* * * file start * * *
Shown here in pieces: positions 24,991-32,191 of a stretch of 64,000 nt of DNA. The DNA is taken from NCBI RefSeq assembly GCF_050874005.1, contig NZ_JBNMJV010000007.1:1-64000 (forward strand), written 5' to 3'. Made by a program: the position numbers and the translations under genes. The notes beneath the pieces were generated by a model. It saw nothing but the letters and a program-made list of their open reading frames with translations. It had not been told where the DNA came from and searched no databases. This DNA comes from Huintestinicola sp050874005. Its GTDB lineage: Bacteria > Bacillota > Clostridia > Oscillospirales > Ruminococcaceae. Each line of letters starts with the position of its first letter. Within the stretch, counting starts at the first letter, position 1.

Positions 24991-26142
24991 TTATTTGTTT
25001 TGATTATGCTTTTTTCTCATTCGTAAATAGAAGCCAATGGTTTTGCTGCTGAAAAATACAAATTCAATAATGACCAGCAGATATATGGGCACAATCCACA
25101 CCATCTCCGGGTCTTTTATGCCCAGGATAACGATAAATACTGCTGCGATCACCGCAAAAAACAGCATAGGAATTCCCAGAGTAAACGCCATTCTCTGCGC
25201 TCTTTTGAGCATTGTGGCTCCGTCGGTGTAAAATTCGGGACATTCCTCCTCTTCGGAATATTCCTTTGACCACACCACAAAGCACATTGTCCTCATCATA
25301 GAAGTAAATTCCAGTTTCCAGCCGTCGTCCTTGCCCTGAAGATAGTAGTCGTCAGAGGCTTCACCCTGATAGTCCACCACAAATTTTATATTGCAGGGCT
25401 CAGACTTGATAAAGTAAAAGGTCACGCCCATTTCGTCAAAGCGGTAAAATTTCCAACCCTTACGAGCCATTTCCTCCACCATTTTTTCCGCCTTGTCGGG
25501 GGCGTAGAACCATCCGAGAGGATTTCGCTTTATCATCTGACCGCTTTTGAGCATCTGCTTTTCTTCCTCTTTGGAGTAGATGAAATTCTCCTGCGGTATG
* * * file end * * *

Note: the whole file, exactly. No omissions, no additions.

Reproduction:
Shown here in pieces: positions 24,991-32,191 of a stretch of 64,000 nt of DNA. The DNA is taken from NCBI RefSeq assembly GCF_050874005.1, contig NZ_JBNMJV010000007.1:1-64000 (forward strand), written 5' to 3'. Made by a program: the position numbers and the translations under genes. The notes beneath the pieces were generated by a model. It saw nothing but the letters and a program-made list of their open reading frames with translations. It had not been told where the DNA came from and searched no databases. This DNA comes from Huintestinicola sp050874005. Its GTDB lineage: Bacteria > Bacillota > Clostridia > Oscillospirales > Ruminococcaceae. Each line of letters starts with the position of its first letter. Within the stretch, counting starts at the first letter, position 1.

Positions 24991-26142
24991 TTATTTGTTT
25001 TGATTATGCTTTTTTCTCATTCGTAAATAGAAGCCAATGGTTTTGCTGCTGAAAAATACAAATTCAATAATGACCAGCAGATATATGGGCACAATCCACA
25101 CCATCTCCGGGTCTTTTATGCCCAGGATAACGATAAATACTGCTGCGATCACCGCAAAAAACAGCATAGGAATTCCCAGAGTAAACGCCATTCTCTGCGC
25201 TCTTTTGAGCATTGTGGCTCCGTCGGTGTAAAATTCGGGACATTCCTCCTCTTCGGAATATTCCTTTGACCACACCACAAAGCACATTGTCCTCATCATA
25301 GAAGTAAATTCCAGTTTCCAGCCGTCGTCCTTGCCCTGAAGATAGTAGTCGTCAGAGGCTTCACCCTGATAGTCCACCACAAATTTTATATTGCAGGGCT
25401 CAGACTTGATAAAGTAAAAGGTCACGCCCATTTCGTCAAAGCGGTAAAATTTCCAACCCTTACGAGCCATTTCCTCCACCATTTTTTCCGCCTTGTCGGG
25501 GGCGTAGAACCATCCGAGAGGATTTCGCTTTATCATCTGACCGCTTTTGAGCATCTGCTTTTCTTCCTCTTTGGAGTAGATGAAATTCTCCTGCGGTATG